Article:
That bad book has come a long way.
The fun of "The Bridges of Madison County" is to figure out why a badly written book that has now become a decent, if implausible, movie has captured the imaginations of millions of Americans for the last three years.
The answer can only be that all who read or see it are projecting a deep piece of their emotional lives into the story. Robert James Waller's style is irrelevant; what he did, it seems, is create a blank page for the collective fantasy. "Bridges" is an invitation to consider what might have been, permission to think about what was missed or what was lost. As Robert Kincaid and Francesca Johnson, Clint Eastwood and Meryl Streep become the vessels for the inner lives of their audience.
After overcoming some awful overacting in the opening scene by Victor Slezak as Francesca's son, Michael, they go on to play out a gentle, tender affair that is rooted in decency. With her family away at a four-day farm show, Francesca's fires are kindled by Robert, a National Geographic photographer enticed by the bridges of the small Midwestern farm town. Forget the faint likelihood of Meryl Streep as a farm wife or Clint Eastwood as an unattached lover who is free to ask her to run away with him. It's O.K. this time; they are merely our surrogates in this dream.
"How sad it is," Francesca says, "to leave this earth without your children ever knowing who you were." You can feel the audience melt into sadness. And over the whole looms the probability that this concrete realization of the universal need for connection will evaporate, because "the minute we leave this place, everything will change."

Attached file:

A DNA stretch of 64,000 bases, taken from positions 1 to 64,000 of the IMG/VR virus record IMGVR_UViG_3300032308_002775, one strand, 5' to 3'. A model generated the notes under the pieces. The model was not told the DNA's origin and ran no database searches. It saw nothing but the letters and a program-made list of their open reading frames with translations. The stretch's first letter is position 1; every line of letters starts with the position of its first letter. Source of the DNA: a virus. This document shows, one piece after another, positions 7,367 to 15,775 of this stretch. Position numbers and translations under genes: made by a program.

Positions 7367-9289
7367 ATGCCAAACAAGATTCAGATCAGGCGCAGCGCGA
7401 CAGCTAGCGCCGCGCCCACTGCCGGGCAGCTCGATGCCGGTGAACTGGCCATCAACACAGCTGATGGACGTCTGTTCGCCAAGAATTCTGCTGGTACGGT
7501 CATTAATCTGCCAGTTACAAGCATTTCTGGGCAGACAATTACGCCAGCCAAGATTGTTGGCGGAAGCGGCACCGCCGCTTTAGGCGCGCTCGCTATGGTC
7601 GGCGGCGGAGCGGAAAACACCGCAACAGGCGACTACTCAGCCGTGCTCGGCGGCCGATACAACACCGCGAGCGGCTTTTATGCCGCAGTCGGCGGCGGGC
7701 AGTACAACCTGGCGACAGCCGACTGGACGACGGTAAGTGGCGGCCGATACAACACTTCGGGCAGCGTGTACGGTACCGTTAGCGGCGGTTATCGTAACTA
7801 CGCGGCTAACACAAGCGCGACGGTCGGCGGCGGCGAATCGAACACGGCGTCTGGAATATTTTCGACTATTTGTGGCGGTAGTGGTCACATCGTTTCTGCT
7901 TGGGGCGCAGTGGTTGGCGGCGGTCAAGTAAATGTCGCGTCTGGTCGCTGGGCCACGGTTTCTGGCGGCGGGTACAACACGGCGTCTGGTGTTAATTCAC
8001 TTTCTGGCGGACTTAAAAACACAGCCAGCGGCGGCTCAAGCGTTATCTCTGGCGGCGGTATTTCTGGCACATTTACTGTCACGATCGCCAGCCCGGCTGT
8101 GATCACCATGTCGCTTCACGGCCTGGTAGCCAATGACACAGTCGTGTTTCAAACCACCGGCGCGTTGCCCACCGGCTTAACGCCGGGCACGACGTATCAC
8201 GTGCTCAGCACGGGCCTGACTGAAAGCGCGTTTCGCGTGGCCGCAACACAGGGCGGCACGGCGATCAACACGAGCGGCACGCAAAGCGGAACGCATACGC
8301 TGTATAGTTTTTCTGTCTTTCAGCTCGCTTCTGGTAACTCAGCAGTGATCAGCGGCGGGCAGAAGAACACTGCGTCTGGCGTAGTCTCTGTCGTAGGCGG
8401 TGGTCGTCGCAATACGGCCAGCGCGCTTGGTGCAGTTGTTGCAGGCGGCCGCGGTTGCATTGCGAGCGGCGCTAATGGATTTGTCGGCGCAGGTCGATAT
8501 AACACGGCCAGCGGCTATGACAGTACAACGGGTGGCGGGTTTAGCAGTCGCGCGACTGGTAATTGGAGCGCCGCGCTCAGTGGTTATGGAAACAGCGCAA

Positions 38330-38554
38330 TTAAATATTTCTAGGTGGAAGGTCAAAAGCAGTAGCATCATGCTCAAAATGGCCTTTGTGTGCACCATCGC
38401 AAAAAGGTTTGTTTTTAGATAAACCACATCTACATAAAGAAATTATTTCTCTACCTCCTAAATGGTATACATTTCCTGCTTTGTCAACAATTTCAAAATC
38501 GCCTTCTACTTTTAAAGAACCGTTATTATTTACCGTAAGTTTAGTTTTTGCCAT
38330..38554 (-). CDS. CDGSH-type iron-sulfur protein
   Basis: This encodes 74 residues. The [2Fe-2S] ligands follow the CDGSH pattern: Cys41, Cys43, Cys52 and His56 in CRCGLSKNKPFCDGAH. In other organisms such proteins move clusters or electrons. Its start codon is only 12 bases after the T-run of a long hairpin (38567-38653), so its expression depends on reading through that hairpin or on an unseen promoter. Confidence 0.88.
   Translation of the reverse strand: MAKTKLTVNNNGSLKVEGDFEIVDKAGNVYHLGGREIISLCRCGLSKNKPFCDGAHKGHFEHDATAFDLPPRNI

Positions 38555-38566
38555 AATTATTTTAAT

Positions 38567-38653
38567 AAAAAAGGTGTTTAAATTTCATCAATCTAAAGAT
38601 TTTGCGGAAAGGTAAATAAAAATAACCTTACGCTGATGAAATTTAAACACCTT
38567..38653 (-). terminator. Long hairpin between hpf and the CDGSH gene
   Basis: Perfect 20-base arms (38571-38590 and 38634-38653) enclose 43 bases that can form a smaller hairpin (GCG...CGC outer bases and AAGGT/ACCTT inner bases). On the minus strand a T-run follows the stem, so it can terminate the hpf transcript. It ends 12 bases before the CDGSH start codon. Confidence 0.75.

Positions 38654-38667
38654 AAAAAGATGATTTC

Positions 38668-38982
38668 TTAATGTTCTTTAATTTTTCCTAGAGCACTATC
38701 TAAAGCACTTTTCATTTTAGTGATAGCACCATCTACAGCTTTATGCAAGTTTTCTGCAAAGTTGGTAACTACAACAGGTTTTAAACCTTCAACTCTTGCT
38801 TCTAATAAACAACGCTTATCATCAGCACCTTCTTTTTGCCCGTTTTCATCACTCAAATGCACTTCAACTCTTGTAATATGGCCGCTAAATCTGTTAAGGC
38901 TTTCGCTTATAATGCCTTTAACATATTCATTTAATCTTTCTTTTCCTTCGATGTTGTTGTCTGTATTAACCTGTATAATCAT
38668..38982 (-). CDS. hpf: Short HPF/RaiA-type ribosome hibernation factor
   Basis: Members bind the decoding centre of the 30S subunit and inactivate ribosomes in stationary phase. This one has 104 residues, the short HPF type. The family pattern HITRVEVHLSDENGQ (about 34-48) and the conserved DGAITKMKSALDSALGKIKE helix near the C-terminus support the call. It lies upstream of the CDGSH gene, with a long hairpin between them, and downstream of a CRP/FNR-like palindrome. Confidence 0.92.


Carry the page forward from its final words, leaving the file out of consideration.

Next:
Eastwood and Streep play in gentle understatement, where the question, "Would you like some iced tea?" carries all the loneliness of their lives. It is a story about falling in love far more than about acting out lust, and it cries out the sadness that so much love has to take place in secrecy.
The movie propels itself slowly with a lot of meaningful staring and long silences while Francesca decides whether she can abandon an entire life to start a new one. "When a woman marries and has children, love begins and love stops," she says with a clear grasp of her "life of details." When her family returns to show her their triumphs, the life she leads for others stares her full in the face.
It is not a stretch to say that romantic love is short-lived inside or out of marriage. Whatever wrongful, sad, or transcendent form it later takes, the initial period of discovery and passion is a joy that lodges in the soul. Carrying it off with a lovely, gentle chemistry, Eastwood and Streep invite us to reinvent our lives. They touch the need in the collective unconscious to connect with another human being. That bad book has come a long way.
Film Critic : JOAN ELLIS
Word Count : 499
Studio : Paramount
Rating : R
Running Time: 2h57m
Copyright (c) Illusion
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